As incomprehensible as the act is - it did not come unannounced.

Days before, the perpetrator had already published a 24-page manifesto filled with racist fantasies and conspiracy theories on his website. It has also been proven that he had filed criminal charges containing paranoid, extreme-rightwing conspiracy theories with the Federal Prosecutor General's Office and the Hanau Public Prosecutor's Office in November 2019. Even then investigators assumed he had a mental illness.

When I heard about the attack on the morning of 20 February, my first thought was: 'That doesn't happen here. People don't get shot in Hanau.

Andreas Jäger, victims' representative

The victims' relatives cannot understand how a mentally ill man was allowed to legally possess weapons. And they cannot understand why no action was taken although the perpetrator had announced his intentions on the internet. And the fact that media outlets speculated on the night of the attack that it had been a Milieutat - a feud within the immigrant community - rather than a murder.

Ajla Kurtović and the other relatives of the victims are still waiting for tangible political consequences. Immigrant associations and anti-racism organisations are also calling for a more comprehensive investigation of the crime.

Liisa Pärssinen, head of the Response, a counselling centre for victims of far-right, racist and antisemitic violence, says that support provided by the state of Hesse to the families of victims has been inadequate. "The victims' relatives are hardly listened to and they have to fight hard for help themselves," says Pärssinen. The financial resources provided are insufficient, and not enough therapists are available to adequately care for the survivors and the victims' relatives. Response is calling for a special fund for victims of rightwing violence.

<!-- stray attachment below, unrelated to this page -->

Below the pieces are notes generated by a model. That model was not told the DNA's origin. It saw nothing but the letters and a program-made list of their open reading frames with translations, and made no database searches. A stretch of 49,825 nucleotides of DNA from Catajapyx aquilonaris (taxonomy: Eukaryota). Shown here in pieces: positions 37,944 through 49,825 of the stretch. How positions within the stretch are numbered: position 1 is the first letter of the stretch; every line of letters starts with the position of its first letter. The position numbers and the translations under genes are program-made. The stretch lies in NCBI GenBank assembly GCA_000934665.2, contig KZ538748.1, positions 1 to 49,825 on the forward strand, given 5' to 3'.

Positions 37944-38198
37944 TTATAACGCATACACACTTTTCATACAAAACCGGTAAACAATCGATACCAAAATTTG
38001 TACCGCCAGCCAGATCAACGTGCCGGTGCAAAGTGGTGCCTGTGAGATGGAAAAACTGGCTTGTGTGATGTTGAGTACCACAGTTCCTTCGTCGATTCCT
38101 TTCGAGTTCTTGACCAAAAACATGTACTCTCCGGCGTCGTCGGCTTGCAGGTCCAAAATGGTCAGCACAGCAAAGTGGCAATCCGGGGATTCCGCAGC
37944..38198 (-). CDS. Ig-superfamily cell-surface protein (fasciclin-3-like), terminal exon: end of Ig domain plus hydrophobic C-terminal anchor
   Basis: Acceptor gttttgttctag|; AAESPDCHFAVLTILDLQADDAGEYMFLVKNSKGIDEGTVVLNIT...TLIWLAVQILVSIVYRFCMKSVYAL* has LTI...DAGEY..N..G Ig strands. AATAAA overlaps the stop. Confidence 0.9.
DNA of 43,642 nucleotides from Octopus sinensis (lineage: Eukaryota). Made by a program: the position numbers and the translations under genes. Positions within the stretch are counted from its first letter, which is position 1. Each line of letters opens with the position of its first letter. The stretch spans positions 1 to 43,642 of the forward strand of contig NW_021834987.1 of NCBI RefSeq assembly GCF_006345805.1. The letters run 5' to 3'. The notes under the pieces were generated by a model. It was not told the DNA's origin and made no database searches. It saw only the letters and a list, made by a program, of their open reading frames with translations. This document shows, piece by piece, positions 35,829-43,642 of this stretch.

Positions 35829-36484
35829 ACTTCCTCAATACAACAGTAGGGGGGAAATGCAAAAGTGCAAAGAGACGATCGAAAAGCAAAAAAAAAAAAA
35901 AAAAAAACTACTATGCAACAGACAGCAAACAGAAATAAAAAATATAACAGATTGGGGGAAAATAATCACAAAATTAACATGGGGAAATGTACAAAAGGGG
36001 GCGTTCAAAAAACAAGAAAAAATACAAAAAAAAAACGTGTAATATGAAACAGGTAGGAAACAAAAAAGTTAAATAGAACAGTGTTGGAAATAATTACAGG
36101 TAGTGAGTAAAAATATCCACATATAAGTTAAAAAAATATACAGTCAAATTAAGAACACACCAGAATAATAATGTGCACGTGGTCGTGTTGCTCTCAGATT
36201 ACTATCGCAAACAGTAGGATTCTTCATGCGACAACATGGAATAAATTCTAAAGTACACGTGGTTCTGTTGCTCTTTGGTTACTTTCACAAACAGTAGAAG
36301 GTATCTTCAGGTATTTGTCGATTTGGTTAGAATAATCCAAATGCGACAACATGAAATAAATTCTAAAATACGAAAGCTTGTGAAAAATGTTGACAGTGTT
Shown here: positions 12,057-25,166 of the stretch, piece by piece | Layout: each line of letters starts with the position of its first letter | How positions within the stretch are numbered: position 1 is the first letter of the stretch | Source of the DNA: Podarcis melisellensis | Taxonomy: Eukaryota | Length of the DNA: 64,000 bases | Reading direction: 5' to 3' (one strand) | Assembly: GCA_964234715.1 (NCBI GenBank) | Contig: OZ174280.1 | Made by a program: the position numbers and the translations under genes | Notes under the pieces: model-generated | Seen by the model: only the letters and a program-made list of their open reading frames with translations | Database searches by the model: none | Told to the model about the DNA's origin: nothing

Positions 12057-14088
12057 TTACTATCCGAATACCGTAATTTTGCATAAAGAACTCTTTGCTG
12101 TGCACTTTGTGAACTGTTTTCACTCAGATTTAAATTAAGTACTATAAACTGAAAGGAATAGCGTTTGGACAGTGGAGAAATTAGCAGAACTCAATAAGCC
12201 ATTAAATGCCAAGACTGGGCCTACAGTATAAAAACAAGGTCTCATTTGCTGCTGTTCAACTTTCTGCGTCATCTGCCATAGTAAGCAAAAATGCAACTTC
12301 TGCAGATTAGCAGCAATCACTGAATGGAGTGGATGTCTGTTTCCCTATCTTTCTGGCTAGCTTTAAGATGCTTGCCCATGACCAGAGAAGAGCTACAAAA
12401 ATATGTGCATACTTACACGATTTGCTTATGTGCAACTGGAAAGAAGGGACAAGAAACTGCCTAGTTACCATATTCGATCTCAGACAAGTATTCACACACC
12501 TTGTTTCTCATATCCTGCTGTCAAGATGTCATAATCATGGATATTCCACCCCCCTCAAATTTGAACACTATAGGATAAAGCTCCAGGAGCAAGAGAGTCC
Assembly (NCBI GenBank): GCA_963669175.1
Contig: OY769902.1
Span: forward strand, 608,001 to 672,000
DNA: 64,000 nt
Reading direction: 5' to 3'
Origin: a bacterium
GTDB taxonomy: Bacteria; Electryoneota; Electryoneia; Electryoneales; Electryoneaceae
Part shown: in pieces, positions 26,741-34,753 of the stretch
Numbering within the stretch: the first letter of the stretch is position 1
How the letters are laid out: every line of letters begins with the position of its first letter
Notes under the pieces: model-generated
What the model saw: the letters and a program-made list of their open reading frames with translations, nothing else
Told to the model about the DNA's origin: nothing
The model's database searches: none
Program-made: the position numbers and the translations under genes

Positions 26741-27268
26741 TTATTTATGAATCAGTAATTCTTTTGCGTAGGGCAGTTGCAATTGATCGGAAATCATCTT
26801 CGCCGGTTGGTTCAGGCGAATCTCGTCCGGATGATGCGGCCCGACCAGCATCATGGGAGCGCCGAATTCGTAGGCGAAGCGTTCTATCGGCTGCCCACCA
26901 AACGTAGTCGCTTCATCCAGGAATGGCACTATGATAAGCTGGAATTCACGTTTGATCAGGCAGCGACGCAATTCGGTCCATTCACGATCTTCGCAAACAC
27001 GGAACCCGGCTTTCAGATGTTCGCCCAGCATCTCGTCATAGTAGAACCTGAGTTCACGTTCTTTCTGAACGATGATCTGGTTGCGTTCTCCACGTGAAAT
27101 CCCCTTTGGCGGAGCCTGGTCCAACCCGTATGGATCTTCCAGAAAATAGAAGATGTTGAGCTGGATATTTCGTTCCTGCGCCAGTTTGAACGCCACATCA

Sociologist and rightwing extremism researcher Matthias Quent believes that the authorities, the media and politicians have learned something since the attack in Hanau. "Racism is now called by its name," Quent says. But even one year later, the realisation that the NSU murders and the assassination of politician Walter Lübcke as well as the attacks in Hanau and Halle were the consequences of institutional racism that has fostered for centuries, has still not taken hold.

"Instead, the image of a psychologically disturbed solo perpetrator is often spread, the 'lone wolf' who acts out of his delusions." Since the attack on Hanau, the federal government has presented an 89-point plan to fight rightwing extremism and racism. "That at least means that there is recognition that racism is a problem for society as a whole," says Quent. "A problem that we as a society have to solve."

Still no apology from the police

Ajla Kurtović says that in Hanau itself the solidarity after the attack was enormous. For the most part, her complaints are not directed at the city. "The city of Hanau and the mayor stood by us," she says. A conversation with the police, on the other hand, has still not taken place, nor has there been an apology. Her questions and those of the other families remain unanswered.

This is all the more agonising because there will be no trial. The perpetrator is dead. No court will be able to clarify how the crime could have happened, where mistakes were made, what could have been prevented. Nevertheless, the victims' relatives hope to get answers at some point. She still trusts in the rule of law, Ajla Kurtović says, but this trust is being put to the test.

Her brother and the other victims had all felt safe before, before 19 February 2020, in Hanau, in their home country. Of course there was racism before the crime, says Ajla Kurtović. Also in Hanau. "I never thought that I would be personally affected by it.

The city is not at peace for another reason. The father of the murderer is said to have repeatedly insulted relatives and friends of the victims during vigils honouring the dead. According to media reports, the 73-year-old has demanded the return of his son's murder weapon from the public prosecutor's office. Both the prosecutor's office and the relatives of the victim have filed criminal complaints against him.

The families and friends of the victims of the 19 February shootings have grown closer to one another - as close as the corona pandemic permits right now. Ajla Kurtović says it helps her to meet with the siblings of the other murdered victims.  "We don't have to say much. After all, they have experienced the same thing as I have. They feel the same pain."

Today, 19 February 2021, one year after a mentally ill man, driven by racism and hate, preyed on his fellow human beings and killed nine of them, Hanau will remember the victims: Hamza Kurtović, Ferhat Unvar, Said Nesar Hashemi, Vili Viorel Păun, Mercedes Kierpacz, Kaloyan Velkov, Fatih Saraçoğlu, Sedat Gürbüz and Gökhan Gültekin.